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Mary, the mother of Jesus and Hagar discuss Birth right

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Three random fictitious conversations between Mary, the mother of Jesus and Hagar about Birth right. That might have taken place at various times in history… But did not!

Let's Talk About Birth right

Mary: Hello Hagar, it’s nice to meet you.
Hagar: Hello Mary, it’s nice to meet you too.
Mary: I couldn’t help but notice that you and your son Ishmael have quite the interesting story when it comes to birth right.
Hagar: Oh, you mean the whole being cast out into the wilderness thing? Yeah, that was definitely a wild ride.
Mary: I can imagine. You see, my son Jesus also had quite the unconventional birth right.
Hagar: Really? Do tell.
Mary: Well, you see, he was born in a stable and laid in a manger. Not exactly the royal treatment you would expect for the Son of God.
Hagar: That’s true. It just goes to show that birth right doesn’t always mean a life of luxury and ease.
Mary: Exactly! It’s not about where you come from, but what you do with the life you’re given.
Hagar: Amen to that, sister.
Mary: And you know what else? Both our sons went on to do great things, despite their less-than-ideal beginnings.
Hagar: That’s very true. It’s a reminder that God can use anyone for His purpose, regardless of their birth right.
Mary: Exactly. So, at the end of the day, it’s not about what we’re entitled to, but how we use what we’ve been given to glorify God.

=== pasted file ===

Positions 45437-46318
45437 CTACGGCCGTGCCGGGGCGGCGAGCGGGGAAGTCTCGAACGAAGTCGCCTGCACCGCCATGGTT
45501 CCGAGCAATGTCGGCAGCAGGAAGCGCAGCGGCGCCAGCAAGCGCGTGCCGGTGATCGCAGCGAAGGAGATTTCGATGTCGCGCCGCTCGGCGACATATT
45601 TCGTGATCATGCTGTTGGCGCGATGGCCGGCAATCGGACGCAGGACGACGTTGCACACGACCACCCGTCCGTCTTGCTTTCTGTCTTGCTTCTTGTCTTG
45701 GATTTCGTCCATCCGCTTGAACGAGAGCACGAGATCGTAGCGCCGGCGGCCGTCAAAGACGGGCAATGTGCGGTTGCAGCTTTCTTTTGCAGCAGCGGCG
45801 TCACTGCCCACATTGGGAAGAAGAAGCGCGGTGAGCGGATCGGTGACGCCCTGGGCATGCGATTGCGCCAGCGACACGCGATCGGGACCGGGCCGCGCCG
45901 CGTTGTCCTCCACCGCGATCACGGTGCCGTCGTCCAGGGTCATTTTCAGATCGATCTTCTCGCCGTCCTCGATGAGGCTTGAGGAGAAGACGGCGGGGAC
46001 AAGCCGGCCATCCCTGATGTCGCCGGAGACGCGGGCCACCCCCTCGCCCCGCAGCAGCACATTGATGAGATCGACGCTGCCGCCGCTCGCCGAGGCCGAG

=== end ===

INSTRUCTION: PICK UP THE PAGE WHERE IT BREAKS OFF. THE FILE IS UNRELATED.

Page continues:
Hagar: Well said, Mary. Thanks for the reminder.
Mary: Anytime, Hagar. It’s always nice to have a good chat with a fellow woman of faith.

Birth right Debate

Mary, the mother of Jesus and debate Birth right

Mary: Well, Hagar, let’s talk about birthright. The birthright of being the mother of the Messiah. Pretty hard to top that, wouldn’t you say?

Hagar: Oh, Mary, here you go with your Jesus talk again. I mean, sure, your son is the Messiah, but let’s not forget about my son, Ishmael. He’s got a pretty important birthright too, being the ancestor of the Arab people and all.

Mary: Oh, Ishmael, shmishmael. My son is the Son of God! I think that trumps being the ancestor of a bunch of people.

Hagar: Well, Mary, let’s not forget that my son was born first. He should have the birthright according to the old customs of our time.

Mary: Old customs, schmold customs. My son is fulfilling prophecies left and right. That’s a birthright if I’ve ever heard one.

Hagar: Oh, Mary, you always have to one-up me with that whole “fulfilling prophecies” thing. But let’s not forget about the whole being a maidservant situation. That’s a pretty lowly birthright in itself.

Mary: Ha! Being a homemaker isn’t all sunshine and roses either, you know. I had to birth the Son of God in a stable, for goodness’ sake!

Hagar: True, true. But at least you got to be the mother of Jesus. I’ll give you that.

Mary: See, Hagar? We may not see eye to eye on everything, but we can agree that our birthrights, while different, are pretty significant in their own ways.

Hagar: I suppose you’re right, Mary. At the end of the day, we both have important roles to play in the grand scheme of things.

Mary: That’s the spirit, Hagar. Now, let’s go make some bread and laugh about how our sons will change the world.

Hagar: Agreed, Mary. And who knows, maybe one day they’ll reignite this debate in some internet forum.